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The Consequences of Jack Smith's Rush to Trial

Jack Goldsmith
Wednesday, February 14, 2024, 8:52 AM
Special Counsel Jack Smith’s rush to try Donald Trump violates Justice Department rules and presents tricky issues for the Supreme Court on the immunity issue.
FIfth Floor of the Department of Justice (Library of Congress,,_Department_of_Justice,_Washington,_D.C_LCCN2010720195.tiff; Public Domain)

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Jack Smith is rushing to prosecute former President Donald Trump for the events of Jan. 6 so that the American people can have the benefit of his evidence, and the views of the jury, before they vote in November. This rush violates Justice Department rules. The Supreme Court now faces the question whether it too will be a party to this rush and, if not, how it will avoid it.  

The Rush To Trial

When Smith sought certiorari before judgment in the immunity case back in December 2023, he argued that early review by the Supreme Court was needed for the following reason: “It is of imperative public importance that respondent’s claims of immunity be resolved by this Court and that respondent’s trial proceed as promptly as possible if his claim of immunity is rejected.” The brief added that “if this case proceeds through the ordinary—and even a highly expedited—appellate process, it is unclear whether this Court would be able to hear and resolve the threshold immunity issues during its current Term.” That would mean, in turn, that the then-scheduled March 4 trial date would not be met—a date, Smith argued quoting the trial court judge, that was needed to “ensure [fulfillment of] the public’s interest in seeing this case resolved in a timely manner.”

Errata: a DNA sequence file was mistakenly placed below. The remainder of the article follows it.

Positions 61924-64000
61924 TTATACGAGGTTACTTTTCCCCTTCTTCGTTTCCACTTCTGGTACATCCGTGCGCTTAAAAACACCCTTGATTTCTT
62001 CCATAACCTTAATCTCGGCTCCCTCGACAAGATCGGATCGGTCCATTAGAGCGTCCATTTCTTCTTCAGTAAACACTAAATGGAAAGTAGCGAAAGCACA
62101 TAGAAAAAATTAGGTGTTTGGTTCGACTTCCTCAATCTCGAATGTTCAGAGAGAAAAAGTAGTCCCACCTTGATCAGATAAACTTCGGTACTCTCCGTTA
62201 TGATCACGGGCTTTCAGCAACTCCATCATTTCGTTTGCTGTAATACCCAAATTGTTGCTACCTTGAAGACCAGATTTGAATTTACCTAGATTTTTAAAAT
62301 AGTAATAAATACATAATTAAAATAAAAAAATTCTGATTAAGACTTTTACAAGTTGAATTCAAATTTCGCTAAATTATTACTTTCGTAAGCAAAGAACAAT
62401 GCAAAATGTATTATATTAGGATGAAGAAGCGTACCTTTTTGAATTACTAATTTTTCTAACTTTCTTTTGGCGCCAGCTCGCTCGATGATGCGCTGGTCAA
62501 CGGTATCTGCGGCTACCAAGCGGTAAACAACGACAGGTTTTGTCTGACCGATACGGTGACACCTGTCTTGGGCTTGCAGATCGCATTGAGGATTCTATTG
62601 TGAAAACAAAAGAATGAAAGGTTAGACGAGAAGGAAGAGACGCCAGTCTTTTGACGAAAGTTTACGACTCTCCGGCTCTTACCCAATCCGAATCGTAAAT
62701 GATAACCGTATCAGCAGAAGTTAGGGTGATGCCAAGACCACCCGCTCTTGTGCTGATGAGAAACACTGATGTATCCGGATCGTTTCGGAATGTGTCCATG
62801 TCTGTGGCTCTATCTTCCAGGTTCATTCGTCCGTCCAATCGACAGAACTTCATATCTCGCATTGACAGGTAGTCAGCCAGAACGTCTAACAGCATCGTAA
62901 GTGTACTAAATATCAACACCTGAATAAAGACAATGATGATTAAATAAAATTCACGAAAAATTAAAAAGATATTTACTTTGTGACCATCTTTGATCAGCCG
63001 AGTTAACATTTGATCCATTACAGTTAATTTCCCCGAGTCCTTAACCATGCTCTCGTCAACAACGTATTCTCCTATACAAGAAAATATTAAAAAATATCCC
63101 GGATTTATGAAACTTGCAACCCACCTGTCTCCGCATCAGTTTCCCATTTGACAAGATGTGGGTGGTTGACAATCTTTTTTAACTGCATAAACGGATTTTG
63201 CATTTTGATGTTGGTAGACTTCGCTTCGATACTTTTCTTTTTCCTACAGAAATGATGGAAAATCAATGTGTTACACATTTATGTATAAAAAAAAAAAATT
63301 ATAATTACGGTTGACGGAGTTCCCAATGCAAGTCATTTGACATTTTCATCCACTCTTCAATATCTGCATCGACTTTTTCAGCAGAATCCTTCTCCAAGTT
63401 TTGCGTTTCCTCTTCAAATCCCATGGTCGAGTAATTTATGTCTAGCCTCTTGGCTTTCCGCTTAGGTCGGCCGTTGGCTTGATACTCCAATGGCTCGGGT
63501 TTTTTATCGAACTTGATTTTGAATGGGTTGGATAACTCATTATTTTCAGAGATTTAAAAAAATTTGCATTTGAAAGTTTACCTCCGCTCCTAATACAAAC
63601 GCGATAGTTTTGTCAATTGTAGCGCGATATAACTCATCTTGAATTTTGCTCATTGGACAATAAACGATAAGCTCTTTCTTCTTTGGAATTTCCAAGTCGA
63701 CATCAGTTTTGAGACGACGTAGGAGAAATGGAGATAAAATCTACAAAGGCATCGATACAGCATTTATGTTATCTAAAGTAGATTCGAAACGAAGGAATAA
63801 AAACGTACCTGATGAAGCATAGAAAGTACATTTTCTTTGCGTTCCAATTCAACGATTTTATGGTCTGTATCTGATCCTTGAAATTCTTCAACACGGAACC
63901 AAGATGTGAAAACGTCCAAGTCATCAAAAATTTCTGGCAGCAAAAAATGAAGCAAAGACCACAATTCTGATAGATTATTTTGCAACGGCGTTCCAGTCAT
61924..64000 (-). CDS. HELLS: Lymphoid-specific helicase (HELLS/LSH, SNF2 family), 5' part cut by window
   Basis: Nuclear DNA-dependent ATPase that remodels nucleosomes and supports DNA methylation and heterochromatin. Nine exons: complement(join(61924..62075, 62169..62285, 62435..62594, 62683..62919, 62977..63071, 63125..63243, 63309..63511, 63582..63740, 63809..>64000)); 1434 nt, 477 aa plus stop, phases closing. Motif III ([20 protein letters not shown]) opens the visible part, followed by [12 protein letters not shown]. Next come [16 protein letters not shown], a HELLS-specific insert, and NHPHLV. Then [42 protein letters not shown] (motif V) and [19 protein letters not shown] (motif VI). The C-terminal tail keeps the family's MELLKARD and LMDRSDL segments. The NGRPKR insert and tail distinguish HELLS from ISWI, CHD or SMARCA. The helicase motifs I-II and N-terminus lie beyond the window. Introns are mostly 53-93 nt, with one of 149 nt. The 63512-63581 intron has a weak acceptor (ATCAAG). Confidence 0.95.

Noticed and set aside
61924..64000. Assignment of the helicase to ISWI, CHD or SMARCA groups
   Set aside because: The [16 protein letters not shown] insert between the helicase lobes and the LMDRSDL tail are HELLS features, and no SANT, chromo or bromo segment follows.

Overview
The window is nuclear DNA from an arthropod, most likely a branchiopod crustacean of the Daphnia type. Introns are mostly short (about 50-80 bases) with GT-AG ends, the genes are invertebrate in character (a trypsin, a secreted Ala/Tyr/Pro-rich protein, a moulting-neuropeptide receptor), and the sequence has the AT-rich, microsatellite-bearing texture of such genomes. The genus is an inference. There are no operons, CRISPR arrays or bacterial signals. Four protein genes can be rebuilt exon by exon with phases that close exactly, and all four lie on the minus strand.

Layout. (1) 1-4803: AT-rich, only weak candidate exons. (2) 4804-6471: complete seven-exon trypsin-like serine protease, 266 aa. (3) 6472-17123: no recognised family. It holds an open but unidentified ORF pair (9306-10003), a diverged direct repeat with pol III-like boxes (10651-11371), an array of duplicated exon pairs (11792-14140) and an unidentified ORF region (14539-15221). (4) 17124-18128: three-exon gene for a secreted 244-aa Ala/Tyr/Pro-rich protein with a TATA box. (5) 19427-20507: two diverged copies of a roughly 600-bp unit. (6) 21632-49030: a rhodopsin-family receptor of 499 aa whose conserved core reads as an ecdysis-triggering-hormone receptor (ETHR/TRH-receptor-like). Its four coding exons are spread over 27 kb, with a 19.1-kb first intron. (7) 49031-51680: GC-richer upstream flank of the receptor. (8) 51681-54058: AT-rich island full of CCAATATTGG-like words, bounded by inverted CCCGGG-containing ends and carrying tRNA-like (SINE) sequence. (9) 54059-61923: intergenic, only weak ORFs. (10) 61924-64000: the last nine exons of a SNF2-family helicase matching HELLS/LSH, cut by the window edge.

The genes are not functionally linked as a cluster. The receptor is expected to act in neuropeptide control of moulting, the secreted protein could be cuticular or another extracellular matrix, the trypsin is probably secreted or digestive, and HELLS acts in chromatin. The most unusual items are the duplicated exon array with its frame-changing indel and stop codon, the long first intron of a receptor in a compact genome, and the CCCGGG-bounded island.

What is the hurry? Benjamin Wittes provided a candid answer:

If you’re smelling an elephant in the room, your nose is not deceiving you. The government … cannot here articulate what is plainly animating the urgency of its brief: the November presidential election. Indeed, the brief does not mention the November election. It does not mention that Trump is a candidate. And thus does not mention that Trump could become president once again.

As a federal prosecutor, Jack Smith is not allowed to say the thing that is plainly—and rightly—on his mind: that it is a paramount government and public interest to bring this matter to trial before the public has to vote on whether to put the defendant back in power.

To say that, after all, would be to intermingle the non-political prosecutorial interest in prosecuting past conduct by a former president with the active urging of the Supreme Court to facilitate the incumbent administration’s efforts to bring its principal political opponent to trial in time [to] impact voter choice in a future election.